And now I see--: a theology of transformation

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Crossroad Pub., Sep 1, 1998 - Religion - 231 pages
5 Reviews
“Christianity is, above all, a way of seeing. What unites figures as diverse as James Joyce, Caravaggio, John Milton, the architect of Chartres, Dorothy Day, Dietrich Bonhoeffer and the later Bob Dylan is a peculiar and distinctive take on things, a style, a way, which flows finally from Jesus of Nazareth. Origen remarked that holiness is seeing with the eyes of Christ. Teilhard de Chardin said, with great passion, that his mission as a Christian thinker was to help people see. And Thomas Aquinas said that the ultimate goal of the Christian life is a ‘beatific vision,’ an act of seeing. This book is about coming to vision through Christ.” — Robert Barron, from the Prelude

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Review: And Now I See . . .: A Theology of Transformation

User Review  - Regan Leigh - Goodreads

Fr. Barron's illuminating explanations on the transformation of the "pusilla anima" to the "magna anima" were spell binding. I read this book because I'm a huge fan of Word on Fire, but I was ... Read full review

Review: And Now I See . . .: A Theology of Transformation

User Review  - Carl Wohlfeil - Goodreads

Very good summary of Christianity. I found the consistent and constant references to "metanoia" and the "magna anima" throughout the book helped tie all the concepts together very neatly and concisely. Read full review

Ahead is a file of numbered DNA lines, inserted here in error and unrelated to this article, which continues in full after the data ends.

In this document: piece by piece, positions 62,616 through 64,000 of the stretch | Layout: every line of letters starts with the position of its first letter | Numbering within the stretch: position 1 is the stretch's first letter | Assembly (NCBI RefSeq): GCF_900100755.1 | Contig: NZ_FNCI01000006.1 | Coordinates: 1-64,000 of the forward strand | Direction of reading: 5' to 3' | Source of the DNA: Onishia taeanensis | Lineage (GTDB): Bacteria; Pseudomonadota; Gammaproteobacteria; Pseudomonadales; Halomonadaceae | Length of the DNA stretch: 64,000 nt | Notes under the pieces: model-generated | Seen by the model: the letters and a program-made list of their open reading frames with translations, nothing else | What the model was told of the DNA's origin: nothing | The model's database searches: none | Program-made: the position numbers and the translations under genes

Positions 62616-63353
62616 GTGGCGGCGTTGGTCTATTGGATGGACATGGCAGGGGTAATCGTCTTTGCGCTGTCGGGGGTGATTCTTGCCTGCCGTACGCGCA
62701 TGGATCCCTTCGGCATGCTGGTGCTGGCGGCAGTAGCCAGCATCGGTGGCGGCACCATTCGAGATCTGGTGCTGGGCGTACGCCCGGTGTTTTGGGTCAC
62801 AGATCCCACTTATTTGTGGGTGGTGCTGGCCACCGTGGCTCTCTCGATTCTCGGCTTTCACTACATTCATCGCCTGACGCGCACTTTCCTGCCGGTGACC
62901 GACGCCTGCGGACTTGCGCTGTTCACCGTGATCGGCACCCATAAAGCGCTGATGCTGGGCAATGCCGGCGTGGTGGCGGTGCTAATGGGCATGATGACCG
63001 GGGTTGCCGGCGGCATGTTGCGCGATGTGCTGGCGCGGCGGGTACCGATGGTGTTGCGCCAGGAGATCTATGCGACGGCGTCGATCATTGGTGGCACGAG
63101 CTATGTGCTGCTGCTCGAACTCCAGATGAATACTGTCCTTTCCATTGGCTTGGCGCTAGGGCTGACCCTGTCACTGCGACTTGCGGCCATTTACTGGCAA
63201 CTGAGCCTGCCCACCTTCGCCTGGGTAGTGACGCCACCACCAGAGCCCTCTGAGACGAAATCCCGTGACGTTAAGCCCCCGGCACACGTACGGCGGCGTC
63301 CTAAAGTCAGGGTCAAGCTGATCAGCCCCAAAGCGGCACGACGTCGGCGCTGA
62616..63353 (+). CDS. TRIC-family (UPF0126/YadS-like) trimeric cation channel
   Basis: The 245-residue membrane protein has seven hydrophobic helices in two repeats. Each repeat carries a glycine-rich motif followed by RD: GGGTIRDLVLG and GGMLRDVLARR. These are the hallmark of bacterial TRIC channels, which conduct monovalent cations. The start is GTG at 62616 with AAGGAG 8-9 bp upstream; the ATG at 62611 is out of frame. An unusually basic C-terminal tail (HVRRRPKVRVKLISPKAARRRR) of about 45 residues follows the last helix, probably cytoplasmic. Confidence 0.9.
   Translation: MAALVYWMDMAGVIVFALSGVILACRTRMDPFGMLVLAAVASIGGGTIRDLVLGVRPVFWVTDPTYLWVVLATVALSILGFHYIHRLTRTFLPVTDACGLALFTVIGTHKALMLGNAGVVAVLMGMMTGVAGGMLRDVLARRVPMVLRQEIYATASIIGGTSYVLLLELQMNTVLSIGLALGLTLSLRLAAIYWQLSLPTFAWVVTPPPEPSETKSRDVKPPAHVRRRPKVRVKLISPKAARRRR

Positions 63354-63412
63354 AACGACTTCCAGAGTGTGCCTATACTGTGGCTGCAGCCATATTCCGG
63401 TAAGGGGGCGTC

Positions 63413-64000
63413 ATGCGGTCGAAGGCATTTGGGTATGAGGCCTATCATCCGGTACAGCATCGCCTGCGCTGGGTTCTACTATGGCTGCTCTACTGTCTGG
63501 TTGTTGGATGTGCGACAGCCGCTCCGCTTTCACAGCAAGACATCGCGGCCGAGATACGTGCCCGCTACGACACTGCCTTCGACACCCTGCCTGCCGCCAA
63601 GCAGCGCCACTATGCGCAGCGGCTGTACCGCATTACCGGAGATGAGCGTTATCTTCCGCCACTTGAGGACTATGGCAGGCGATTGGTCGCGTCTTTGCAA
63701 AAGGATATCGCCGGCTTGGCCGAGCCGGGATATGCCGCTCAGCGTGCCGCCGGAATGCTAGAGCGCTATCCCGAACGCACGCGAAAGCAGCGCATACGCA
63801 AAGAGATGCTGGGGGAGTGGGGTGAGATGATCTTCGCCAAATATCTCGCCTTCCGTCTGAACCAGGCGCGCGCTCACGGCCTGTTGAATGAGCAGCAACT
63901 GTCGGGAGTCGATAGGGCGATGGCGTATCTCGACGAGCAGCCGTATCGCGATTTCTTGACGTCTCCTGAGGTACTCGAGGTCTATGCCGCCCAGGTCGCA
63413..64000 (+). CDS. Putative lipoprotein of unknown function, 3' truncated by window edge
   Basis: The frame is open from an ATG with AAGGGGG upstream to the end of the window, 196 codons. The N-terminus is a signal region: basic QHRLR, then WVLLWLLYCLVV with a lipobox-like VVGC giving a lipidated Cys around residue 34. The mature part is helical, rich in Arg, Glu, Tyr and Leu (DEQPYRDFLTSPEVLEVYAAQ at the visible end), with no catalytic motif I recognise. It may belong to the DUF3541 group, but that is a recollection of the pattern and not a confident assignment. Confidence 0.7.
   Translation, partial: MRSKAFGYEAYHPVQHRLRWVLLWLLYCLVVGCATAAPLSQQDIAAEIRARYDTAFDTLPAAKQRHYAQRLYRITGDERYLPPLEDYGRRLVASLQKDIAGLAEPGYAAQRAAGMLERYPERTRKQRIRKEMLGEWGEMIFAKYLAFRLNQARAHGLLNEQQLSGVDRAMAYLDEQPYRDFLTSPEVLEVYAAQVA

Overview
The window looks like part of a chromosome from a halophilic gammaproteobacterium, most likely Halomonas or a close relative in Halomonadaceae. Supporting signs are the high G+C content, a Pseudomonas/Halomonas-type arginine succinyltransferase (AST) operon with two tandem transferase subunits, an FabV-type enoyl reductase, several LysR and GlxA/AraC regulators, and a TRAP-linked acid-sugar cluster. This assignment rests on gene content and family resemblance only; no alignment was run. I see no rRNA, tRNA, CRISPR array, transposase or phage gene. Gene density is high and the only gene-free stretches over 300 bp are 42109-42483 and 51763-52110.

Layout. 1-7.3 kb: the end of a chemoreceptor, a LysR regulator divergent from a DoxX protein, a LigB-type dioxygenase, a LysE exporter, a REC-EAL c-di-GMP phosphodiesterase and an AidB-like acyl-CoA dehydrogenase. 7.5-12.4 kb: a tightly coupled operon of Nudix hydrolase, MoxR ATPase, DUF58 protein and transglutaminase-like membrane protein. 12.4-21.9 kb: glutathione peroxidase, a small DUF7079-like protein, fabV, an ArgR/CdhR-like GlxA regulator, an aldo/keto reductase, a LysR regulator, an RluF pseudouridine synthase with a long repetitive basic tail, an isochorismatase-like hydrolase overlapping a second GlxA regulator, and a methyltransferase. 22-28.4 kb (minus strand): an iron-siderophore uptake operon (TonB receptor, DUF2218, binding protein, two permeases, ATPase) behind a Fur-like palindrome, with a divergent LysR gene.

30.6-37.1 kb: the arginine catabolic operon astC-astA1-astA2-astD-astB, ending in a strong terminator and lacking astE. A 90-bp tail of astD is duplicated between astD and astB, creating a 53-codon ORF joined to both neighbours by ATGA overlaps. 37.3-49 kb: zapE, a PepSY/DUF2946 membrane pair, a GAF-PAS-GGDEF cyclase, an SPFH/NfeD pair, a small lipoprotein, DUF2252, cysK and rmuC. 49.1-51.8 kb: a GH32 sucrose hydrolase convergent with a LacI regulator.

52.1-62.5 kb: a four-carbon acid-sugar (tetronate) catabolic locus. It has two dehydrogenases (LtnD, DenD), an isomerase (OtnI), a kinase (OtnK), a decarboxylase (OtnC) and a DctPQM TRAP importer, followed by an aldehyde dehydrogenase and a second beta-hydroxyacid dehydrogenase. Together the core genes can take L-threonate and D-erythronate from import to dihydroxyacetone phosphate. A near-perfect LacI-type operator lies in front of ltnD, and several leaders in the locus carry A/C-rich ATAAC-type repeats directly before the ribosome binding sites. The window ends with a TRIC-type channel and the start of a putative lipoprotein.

Contents

Change Your Way of Seeing
1
The Mind of Fear
19
Originating
32
Copyright

12 other sections not shown

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About the author (1998)

Robert Barron is professor of systematic theology at the University of St. Mary of the Lake, Mundelein, Illinois. Fr. Barron was ordained a priest for the Archdiocese of Chicago in 1986, has a masters degree in philosophy from the Catholic University of America and a doctorate in sacred theology from the Institut Catholique in Paris. He is the author of many articles and popular books, including Thomas Aquinas: Spiritual Master; And Now I See: A Theology of Transformation; and The Strangest Way. Fr. Barron gives frequent talks, retreats and workshops on issues of theology and spirituality across the country and hosts the radio program Words on Fire.